Although not very often, there are times when you need to find out how many files are in a particular directory. For example, if you run out of inodes on your Linux system, everything you need to find which directory contains thousands or millions of files.
In this article, we will show you several different ways to find the number of files in a directory on Linux.
Calculate Files in a Directory
The simplest way to count files in a directory is to register one file per line with ls and pipe the output to wc to count lines:
ls -1 DIR_NAME | wc -l
The above command will give you the sum of all files, including directories and symlinks. If you want to count only files and do not include directories you can use the following:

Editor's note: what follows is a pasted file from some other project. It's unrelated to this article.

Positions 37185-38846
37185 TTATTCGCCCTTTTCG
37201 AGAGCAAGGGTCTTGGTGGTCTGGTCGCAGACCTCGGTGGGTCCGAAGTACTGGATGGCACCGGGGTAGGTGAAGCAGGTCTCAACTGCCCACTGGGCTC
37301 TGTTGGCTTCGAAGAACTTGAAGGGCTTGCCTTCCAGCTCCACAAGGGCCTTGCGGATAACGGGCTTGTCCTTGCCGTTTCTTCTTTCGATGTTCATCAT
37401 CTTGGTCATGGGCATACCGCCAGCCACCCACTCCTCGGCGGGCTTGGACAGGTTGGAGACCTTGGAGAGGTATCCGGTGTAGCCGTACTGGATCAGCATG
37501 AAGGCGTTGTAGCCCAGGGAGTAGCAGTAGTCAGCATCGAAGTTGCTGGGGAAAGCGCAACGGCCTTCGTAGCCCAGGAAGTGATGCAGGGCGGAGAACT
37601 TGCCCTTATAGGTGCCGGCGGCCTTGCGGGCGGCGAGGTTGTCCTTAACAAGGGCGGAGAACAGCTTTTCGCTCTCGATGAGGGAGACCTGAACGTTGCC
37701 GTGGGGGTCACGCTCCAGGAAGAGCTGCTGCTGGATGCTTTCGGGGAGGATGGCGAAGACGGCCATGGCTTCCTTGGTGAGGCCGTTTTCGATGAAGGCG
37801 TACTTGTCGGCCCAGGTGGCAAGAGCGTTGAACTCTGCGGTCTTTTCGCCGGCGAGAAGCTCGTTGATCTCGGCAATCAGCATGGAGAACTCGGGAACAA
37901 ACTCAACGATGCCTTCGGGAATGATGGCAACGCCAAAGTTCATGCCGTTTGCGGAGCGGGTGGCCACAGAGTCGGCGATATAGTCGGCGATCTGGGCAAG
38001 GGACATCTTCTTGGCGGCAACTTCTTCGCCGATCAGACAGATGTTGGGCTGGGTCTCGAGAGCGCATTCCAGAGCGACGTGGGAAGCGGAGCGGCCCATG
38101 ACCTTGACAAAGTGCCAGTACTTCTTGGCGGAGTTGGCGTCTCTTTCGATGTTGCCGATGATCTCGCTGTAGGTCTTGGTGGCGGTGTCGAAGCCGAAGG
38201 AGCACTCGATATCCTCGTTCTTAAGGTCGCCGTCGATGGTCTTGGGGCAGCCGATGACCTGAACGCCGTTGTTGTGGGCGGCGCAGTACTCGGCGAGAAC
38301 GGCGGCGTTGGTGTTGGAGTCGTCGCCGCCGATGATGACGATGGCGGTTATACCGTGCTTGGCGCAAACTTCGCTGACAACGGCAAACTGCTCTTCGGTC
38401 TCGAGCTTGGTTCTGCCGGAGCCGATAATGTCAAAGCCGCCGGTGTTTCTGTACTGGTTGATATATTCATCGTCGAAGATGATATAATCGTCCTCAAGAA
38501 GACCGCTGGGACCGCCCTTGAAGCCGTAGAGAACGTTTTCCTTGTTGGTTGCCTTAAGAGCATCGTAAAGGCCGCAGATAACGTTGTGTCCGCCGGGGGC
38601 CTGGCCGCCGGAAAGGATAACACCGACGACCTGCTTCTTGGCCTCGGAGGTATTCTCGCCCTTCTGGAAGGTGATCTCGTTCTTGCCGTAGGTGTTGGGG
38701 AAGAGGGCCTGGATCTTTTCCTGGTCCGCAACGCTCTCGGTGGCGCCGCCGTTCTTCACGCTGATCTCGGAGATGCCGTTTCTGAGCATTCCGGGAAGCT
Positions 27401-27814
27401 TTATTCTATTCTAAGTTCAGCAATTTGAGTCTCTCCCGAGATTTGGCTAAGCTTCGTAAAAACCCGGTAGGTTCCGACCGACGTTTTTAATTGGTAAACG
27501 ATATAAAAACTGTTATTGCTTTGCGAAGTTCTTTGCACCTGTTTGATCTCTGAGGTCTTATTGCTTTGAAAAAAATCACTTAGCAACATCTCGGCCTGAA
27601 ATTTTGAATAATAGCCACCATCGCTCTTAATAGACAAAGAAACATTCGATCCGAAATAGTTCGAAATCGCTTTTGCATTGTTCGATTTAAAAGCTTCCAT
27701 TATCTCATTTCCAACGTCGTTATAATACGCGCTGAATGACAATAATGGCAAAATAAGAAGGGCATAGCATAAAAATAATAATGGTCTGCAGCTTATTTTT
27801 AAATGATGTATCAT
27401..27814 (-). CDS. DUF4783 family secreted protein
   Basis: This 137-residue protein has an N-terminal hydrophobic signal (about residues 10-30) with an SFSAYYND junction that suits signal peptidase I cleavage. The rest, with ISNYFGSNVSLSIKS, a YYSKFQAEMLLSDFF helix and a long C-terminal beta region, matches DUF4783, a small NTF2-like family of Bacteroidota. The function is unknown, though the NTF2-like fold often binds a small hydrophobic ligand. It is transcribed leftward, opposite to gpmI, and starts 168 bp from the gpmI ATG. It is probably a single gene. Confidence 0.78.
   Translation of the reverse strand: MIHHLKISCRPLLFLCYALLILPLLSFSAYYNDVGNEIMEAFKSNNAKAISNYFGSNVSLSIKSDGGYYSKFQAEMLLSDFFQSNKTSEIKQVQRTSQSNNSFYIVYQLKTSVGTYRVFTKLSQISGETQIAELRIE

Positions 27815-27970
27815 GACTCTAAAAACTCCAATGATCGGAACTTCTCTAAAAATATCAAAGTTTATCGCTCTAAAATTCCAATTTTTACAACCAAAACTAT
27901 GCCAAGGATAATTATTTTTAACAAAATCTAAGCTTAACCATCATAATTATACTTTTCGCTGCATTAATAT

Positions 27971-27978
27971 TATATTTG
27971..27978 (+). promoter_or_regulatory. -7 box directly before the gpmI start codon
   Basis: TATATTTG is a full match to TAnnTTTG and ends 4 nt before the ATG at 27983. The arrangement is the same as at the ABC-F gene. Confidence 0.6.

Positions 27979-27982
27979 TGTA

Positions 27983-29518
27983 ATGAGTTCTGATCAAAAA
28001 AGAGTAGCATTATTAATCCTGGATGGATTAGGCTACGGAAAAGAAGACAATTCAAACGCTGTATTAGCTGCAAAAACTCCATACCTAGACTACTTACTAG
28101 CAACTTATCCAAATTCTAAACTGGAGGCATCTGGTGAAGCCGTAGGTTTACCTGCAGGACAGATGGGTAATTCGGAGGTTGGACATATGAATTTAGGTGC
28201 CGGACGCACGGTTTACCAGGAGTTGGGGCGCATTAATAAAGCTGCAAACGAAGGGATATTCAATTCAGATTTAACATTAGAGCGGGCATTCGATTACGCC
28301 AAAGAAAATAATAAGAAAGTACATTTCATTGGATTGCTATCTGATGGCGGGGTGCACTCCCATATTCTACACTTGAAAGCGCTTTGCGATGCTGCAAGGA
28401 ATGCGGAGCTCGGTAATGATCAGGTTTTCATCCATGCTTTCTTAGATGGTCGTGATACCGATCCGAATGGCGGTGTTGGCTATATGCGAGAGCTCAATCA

ls -1p DIR_NAME | grep -v / | wc -l
The -p option tells ls to add the slash (/) indicator to the directory. The output is routed to the grep -v command which excludes directories.
ls -1 also doesn’t count hidden files (dotfiles).
To have more control over what files are listed, you can use the find command rather than ls:
find DIR_NAME -maxdepth 1 -type f | wc -l
-type f option tells find to register only files (including dotfiles), and -maxdepth 1 restricts searches to first level directories.
Count files recursively in the directory
To count files recursively in a directory, run the find command as follows:
find DIR_NAME -type f | wc -l
Another command that can be used to count files is a tree that lists directory contents in a tree-like format:
The last line of output will show the total number of files and directories registered:
15144 directories, 91311 files
We have shown you how to count files in directories using the ls, find and tree commands.
If you have questions or feedback, don’t hesitate to leave a comment.